Terry Garnett and Dave Helfrich, the guys behind technology buyout firm Garnett & Helfrich Capital, could probably raise a second fund. The question is, why haven’t they?
Their first fund, a $350 million vehicle put together nearly a decade ago, has performed remarkably well, sister magazine Buyouts reports. To date, it has returned $600 million to investors, with another $600 million in unrealized gains sitting in the portfolio. When all is said and done, limited partners like Harvard Management Co, Stanford Management Co, and HarbourVest Partners, which put up the bulk of the capital, will likely earn four-times their money on this one fund.
“If you look at all buyout and venture funds from the 04/05 vintage year, we are near the top of the list, and we think there is even more upside in our fund,” said Garnett. As of the beginning of this year, the firm’s gross realized and unrealized performance was a 5.3x multiple and 32 percent IRR.
So, with that kind of track record, why hasn’t Garnett & Helfrich raised a second fund already? “Raising another fund means making another ten year commitment,” said Garnett. “We take that very seriously. That would mean building a whole new generation of companies. We still may do it, but we haven’t made that decision yet.”
At least 2 LPs contacted by Buyouts said Garnett & Helfrich has been talking to investors about the possibility of raising a $400 million successor since the beginning of the year. One had the impression that Helfrich would not be involved in the effort. Garnett declined to comment on the specifics of any fundraise. But he acknowledged there’s no guarantee that he and Helfrich would remain partners in any new fund. “I can’t speak for David, I don’t know what he would want to do,” said Garnett. Buyouts asked Helfrich about his future plans via email, but he did not respond.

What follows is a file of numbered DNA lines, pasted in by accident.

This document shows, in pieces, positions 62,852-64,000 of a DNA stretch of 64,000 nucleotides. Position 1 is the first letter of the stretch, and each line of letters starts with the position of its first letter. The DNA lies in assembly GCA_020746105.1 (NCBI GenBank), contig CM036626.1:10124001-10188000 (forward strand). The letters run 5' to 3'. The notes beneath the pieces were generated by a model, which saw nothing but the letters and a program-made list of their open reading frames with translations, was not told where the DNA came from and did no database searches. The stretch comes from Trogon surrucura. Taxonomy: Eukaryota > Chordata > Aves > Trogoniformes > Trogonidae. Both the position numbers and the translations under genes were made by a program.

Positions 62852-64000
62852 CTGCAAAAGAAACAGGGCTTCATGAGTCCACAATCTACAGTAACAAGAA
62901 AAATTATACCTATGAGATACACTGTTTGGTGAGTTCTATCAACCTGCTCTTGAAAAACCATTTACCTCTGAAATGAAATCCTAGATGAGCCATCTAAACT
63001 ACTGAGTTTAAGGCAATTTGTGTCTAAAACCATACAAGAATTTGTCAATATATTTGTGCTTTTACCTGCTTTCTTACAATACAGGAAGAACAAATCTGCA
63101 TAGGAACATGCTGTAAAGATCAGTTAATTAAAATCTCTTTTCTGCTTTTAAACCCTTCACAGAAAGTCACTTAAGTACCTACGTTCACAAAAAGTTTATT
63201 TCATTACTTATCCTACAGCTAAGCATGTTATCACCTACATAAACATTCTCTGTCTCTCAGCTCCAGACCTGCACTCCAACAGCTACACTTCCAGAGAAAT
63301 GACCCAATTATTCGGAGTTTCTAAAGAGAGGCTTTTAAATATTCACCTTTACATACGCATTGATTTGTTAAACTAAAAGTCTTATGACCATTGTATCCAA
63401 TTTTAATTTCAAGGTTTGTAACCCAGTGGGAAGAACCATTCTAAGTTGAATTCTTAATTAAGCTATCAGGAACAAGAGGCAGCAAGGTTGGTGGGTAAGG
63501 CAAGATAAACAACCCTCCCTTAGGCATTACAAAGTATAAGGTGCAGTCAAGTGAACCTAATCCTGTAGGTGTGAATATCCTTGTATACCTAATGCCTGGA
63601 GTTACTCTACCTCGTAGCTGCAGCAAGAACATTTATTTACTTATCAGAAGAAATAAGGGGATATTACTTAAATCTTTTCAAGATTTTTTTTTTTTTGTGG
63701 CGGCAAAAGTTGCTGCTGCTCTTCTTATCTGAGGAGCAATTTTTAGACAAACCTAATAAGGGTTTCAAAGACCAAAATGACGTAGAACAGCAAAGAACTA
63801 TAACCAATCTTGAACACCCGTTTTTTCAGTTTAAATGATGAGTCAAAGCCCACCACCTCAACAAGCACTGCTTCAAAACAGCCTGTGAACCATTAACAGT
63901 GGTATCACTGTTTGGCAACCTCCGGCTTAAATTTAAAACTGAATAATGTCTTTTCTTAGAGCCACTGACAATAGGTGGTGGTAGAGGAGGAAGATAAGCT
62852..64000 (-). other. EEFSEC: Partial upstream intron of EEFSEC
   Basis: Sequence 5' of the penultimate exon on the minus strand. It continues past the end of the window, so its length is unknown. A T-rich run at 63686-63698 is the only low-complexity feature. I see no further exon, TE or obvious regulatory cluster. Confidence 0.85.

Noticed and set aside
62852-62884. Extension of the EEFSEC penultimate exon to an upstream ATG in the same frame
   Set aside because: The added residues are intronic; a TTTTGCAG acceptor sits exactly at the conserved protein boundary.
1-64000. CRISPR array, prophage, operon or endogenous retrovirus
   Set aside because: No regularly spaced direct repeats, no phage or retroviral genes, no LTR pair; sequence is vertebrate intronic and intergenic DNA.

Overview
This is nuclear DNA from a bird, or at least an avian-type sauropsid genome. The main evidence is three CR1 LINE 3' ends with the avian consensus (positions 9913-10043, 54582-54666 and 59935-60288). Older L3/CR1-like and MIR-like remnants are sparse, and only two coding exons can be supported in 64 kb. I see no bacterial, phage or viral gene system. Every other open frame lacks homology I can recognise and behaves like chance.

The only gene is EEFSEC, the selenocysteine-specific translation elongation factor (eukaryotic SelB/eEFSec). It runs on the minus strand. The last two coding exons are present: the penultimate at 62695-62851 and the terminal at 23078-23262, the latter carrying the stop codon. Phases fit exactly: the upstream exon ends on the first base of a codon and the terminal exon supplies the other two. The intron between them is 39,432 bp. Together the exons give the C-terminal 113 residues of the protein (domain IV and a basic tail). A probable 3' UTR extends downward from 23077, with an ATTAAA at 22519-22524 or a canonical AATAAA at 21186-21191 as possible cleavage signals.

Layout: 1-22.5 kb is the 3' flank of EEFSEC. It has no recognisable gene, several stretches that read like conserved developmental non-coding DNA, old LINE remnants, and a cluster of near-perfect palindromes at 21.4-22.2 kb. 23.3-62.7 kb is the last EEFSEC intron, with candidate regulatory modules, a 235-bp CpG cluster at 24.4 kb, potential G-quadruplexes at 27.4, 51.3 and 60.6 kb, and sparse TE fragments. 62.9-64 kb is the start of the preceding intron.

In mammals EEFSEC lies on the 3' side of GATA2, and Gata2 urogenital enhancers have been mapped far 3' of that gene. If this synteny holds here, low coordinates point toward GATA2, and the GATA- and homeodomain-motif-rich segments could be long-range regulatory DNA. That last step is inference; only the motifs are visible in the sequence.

In truth, the first fund has been a long and often bumpy road. Garnett said that, in the beginning, he had visions of building a private equity empire with multiple funds of ever-increasing sizes. But he quickly learned that managing a firm is often more difficult than nurturing a portfolio company.
Garnett & Helfrich quickly staffed up the firm with associates and directors, and then staffed down again in 2007 when they were forced to cancel a second fundraising targeted at $700 million, all the while creating an unflattering impression in the marketplace. “I mentally wrote (them) off as just another zombie,” a journalist at Fortune recently commented.
Garnett said mistakes were made. “Lots of private equity people focus on the raising of the money as the objective, but at the end of the day it’s all about the exits,” he said.
He was determined to press on and focus on what really matters: delivering returns. “We stripped things down to the bare essence,” he said. “Our message to LPs was that David and I are committed. We’re the ones you gave the capital to. We are going to make this work, and we are going to stick with this come hell or high water. And that’s what we’ve done.”
Photo of Terry Garnett courtesy of Garnett & Helfrich